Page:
Melted money, nibbled notes: What to do when your cash gets trashed

Jessica Satherley
Melted money, nibbled notes: What to do when your cash gets trashed

Bank notes can get damaged in a myriad of ways – from the man who put his cash-laden jacket pocket too close to a fire and ended up with $120 worth of melted plastic to the notes nibbled by mice – Westpac tellers have seen it all.    

In the year to June 2019, the total value of damaged currency given directly to the Reserve Bank by individuals was $443,500 from 3351 transactions.  

“We had a customer who had been storing a large amount of notes in their freezer,” says a Westpac bank manager. 

“They had gone away for a week and their freezer stopped working, so their money was left smelling like rotten meat.” 

“We replaced the money and the damaged notes were put in a fully sealed bag in the safe until we could repatriate them.” 

One bank customer who put six $20 notes in his jacket pocket and then lay it next to a fire to dry, completely melted the notes into a mushroom-like ball. 

“My concern was that they would disintegrate if I pulled them apart, so in this case I printed an application form for him to send his money to the Reserve Bank to analyse whether they could be exchanged,” Westpac Bank Manager Marnie Ramsay said. 

Another case saw a customer in the Bay of Plenty return money that had nicks out of the top of the note after a mouse had nibbled away at the cash. 

“One customer came in with a stack of notes absolutely covered in oil.  He explained that he had received the notes as part of a traditional cultural ceremony where the money was placed on his oiled body. 

“We had to towel dry these notes and count by hand as there was no way they were going to do it through the money counter,” the bank manager said. 

Other cases have seen customers return money that has been drawn on in pen by children or gone through the washing machine.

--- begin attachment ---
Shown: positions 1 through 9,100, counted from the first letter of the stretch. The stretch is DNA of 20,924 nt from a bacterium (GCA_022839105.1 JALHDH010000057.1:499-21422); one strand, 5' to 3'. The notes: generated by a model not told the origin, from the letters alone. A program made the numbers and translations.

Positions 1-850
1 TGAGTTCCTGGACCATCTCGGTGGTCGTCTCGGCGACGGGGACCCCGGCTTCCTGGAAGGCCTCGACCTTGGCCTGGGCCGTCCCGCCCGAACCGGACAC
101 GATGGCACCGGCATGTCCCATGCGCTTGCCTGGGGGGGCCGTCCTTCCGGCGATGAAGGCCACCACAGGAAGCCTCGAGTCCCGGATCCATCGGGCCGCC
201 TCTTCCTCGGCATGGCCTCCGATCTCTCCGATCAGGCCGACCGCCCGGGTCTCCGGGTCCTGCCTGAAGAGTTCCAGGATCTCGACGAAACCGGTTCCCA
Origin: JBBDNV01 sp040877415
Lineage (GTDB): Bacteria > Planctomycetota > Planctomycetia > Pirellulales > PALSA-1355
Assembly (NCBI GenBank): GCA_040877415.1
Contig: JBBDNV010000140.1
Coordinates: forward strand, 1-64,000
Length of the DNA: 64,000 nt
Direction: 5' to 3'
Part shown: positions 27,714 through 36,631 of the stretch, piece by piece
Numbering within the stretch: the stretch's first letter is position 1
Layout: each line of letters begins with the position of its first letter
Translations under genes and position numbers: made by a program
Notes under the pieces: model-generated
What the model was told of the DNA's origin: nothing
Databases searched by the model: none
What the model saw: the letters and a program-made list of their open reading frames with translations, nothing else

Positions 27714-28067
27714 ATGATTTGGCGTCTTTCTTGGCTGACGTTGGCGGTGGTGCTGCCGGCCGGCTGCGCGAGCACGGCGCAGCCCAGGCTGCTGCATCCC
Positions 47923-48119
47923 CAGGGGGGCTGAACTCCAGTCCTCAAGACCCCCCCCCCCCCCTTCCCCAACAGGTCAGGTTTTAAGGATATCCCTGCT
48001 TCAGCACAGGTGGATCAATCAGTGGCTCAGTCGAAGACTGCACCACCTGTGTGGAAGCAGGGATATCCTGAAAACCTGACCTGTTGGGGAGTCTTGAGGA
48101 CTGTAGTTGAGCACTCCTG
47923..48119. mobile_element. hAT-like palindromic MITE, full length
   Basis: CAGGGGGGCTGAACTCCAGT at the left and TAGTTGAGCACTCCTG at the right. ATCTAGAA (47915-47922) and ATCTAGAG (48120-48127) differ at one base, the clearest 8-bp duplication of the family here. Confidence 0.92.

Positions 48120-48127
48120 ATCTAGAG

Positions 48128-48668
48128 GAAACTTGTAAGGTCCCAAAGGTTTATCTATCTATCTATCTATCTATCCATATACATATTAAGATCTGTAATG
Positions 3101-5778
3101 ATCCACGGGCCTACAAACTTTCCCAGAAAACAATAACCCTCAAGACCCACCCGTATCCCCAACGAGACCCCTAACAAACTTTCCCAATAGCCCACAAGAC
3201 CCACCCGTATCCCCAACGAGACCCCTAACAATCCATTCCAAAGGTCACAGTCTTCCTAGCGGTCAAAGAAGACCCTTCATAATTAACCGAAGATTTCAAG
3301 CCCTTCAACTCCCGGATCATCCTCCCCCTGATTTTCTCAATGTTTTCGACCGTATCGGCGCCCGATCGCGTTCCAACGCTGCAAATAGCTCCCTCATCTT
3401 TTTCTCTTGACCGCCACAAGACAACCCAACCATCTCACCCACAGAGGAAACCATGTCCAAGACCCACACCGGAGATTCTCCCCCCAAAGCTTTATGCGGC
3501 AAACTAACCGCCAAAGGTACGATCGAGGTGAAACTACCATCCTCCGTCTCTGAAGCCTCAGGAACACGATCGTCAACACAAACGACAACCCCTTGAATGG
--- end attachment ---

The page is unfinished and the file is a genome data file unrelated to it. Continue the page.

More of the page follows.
In each case brought to Westpac, the teams follow a step by step guideline to see if each damaged note can be replaced. 

For example, if more than two thirds of a note in a single piece or a completely soiled note is presented, then they pay the transacting customer the full value of the note before removing the note from circulation. 

If less than two thirds but more than one third of a note in a single piece is presented, half the value of the note would be paid out. 

If there is less than one third of a note, the note is deemed valueless. 

If the note has been heated, for example with an iron, and shrunk, then the full value applies, so long as there are two thirds of the recognisable note and serial number to be seen. 

If the legally issued New Zealand currency is impaired (but still recognisable), the Reserve Bank will also replace it. 

That is, unless the damage is so bad that the currency is unrecognisable, the RBNZ says. 

The ‘old coins returns’ peak during and immediately after the school holidays, which the RBNZ links to grandparents emptying out coin jars to grandkids. 

“We pay out face value on all NZ currency regardless of date of issue or whether it is legal tender, so the one and two cent coins and old larger series decimal coins can come to us,” an RBNZ spokesperson said. 

“The general rule is that if it can be confirmed as genuine then it will be paid out. 

“If a note is missing a piece, the amount refunded after assessment by RBNZ may be less than the full-face value. 

“For instance, a wad of burnt cash may be refunded at full value depending on the available evidence,” they said. 

Some of the currency that is regularly given to the Reserve Bank are old notes that are often returned from deceased estates. 

There are also still 5,088 pre-decimal bank notes out there, including 10 shillings, one pound, five-pound, 10 pound and 50-pound notes. 

New Zealand used to use the pound currency from 1840 up until 1967. 

Prior to 1999, Kiwi banknotes were printed on paper made from cotton, similar to the US dollar notes which are made from 75% cotton and 25% linen. 

But they are now made from a type of a plastic called polymer.  

“Moderate force should not start a tear in the note,” RBNZ says of the tough product. 

Polymer made a huge rise in the millennium and these types of notes were first used in Australia. 

In 2016, the United Kingdom started issuing polymer British pounds for cleaner, safer and stronger quality notes. 

New Zealand currency can be replaced at the Reserve Bank Wellington office, either in person or via courier with an application form available on their website

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